No matter how hard we may want to resist it, all of us will continue to get older each and every day. As we age, and as our parents and children age in tandem, our financial considerations, plans and fears evolve as well.
Exacerbating the situation is the changing landscape of retirement—Social Security has undergone modifications, people are planning to work for a longer period of time and saving for retirement has all too often been relegated to the back burner in favor of other large ticket events. It’s also worth mentioning again that it is easy to underestimate how much we really need to save for retirement, given that life expectancy has increased over time and that the multi-generational household is on the rise.
Retirement should be an enjoyable time, but with all of these pressures, it can become something of a fear factor instead. Without really knowing the kinds of fears their clients have about their own and their parents’ aging, though, it can be difficult for financial advisors to know how to address what’s top of mind for investors. In response, we at Hartford Funds recently conducted a survey to find out what are the top financial concerns for Americans as they age, as well as what they worry about with regard to their aging parents. The results can go a long way in helping advisors better understand how to get through to their clients and hit on the topics that matter to them the most.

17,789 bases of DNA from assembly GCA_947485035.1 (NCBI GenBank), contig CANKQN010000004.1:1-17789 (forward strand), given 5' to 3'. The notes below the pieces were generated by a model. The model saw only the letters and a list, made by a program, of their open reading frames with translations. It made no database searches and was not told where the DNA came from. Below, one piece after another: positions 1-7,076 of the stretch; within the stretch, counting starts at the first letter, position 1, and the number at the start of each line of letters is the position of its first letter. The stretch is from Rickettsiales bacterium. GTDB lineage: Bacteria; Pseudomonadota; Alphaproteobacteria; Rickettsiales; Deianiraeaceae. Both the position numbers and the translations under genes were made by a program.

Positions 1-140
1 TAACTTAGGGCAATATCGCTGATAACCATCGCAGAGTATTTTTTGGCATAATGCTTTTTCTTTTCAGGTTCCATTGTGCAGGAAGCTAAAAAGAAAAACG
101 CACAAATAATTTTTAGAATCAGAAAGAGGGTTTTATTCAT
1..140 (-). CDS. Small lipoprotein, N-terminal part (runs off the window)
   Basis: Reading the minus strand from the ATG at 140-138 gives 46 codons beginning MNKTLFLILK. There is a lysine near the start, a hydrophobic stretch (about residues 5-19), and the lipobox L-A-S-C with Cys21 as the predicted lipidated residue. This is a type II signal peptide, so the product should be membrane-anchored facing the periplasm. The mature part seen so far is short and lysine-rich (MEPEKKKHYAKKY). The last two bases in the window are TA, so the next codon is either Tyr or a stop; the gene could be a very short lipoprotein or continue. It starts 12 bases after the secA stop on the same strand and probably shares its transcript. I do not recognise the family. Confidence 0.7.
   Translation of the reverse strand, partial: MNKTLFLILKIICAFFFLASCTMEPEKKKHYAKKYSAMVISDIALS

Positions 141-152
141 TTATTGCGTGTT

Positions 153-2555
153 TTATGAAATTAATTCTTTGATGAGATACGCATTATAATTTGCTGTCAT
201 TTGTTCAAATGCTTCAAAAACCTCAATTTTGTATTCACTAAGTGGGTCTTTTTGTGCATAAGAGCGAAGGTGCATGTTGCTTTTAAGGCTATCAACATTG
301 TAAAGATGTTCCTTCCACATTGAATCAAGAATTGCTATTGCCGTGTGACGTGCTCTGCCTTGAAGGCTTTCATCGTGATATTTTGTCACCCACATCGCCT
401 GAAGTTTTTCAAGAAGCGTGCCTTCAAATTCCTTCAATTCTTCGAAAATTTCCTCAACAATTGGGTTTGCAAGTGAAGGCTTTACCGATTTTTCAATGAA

Here are a few of the key survey findings, along with my perspective on why—and how—advisors should take note:
40% of survey participants said that they are most worried about running out of money and becoming a financial burden to their children.
Longevity is a wonderful thing, but many of us may be shortchanging our own life expectancy. Perhaps we’re prepared for a ten-year retirement, but what we really get is a fifteen-year retirement. Life is unpredictable, and there really is no way to predict for how many years our retirement funds need to last. That being said, it is not productive or healthy behavior to worry over something that is unknown—a better tactic would be to prepare for the worst. Ask your clients if running out of money is something they think about, and then talk to them about how they could make changes to their spending and saving habits, as well as to their portfolio, to help them plan—rather than fear—for a longer than expected retirement.